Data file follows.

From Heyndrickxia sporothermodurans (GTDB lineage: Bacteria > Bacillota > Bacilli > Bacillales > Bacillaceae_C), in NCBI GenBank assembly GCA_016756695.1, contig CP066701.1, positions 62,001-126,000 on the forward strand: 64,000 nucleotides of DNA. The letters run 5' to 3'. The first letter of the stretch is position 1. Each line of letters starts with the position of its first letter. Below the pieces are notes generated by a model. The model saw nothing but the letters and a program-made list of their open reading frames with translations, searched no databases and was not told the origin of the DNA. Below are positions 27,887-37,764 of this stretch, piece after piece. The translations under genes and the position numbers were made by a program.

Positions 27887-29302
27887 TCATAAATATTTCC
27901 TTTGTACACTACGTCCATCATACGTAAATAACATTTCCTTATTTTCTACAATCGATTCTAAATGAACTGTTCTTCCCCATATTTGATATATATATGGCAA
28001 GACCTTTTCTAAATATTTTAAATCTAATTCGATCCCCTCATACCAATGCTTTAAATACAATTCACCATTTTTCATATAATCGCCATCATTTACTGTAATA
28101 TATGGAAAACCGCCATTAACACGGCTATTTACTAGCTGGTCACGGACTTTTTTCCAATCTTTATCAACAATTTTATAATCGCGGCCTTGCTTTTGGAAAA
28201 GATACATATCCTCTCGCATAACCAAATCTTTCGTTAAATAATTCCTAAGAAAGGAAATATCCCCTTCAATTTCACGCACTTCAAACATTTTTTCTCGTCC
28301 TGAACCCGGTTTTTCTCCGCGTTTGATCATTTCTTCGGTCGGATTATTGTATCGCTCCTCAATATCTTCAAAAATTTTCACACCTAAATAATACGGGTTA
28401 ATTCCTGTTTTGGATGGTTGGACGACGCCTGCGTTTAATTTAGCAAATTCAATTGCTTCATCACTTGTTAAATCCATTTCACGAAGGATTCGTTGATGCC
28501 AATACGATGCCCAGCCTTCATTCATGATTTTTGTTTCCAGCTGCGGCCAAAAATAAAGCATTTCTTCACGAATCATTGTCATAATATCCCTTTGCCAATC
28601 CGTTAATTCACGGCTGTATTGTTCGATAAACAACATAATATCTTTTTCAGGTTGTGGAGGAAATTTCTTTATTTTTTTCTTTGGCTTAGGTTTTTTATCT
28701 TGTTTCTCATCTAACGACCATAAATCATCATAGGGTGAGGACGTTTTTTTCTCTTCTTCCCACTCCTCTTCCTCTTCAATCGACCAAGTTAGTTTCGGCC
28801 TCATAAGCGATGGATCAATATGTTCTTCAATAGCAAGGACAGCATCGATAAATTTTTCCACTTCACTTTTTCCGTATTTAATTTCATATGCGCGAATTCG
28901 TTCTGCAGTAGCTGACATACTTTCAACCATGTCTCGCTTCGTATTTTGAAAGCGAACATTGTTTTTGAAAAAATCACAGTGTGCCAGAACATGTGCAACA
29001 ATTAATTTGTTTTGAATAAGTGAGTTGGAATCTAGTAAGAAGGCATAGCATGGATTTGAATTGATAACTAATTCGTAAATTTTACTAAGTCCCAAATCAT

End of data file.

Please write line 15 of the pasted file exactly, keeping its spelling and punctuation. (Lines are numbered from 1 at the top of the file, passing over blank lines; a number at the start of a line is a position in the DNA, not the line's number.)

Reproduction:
29001 ATTAATTTGTTTTGAATAAGTGAGTTGGAATCTAGTAAGAAGGCATAGCATGGATTTGAATTGATAACTAATTCGTAAATTTTACTAAGTCCCAAATCAT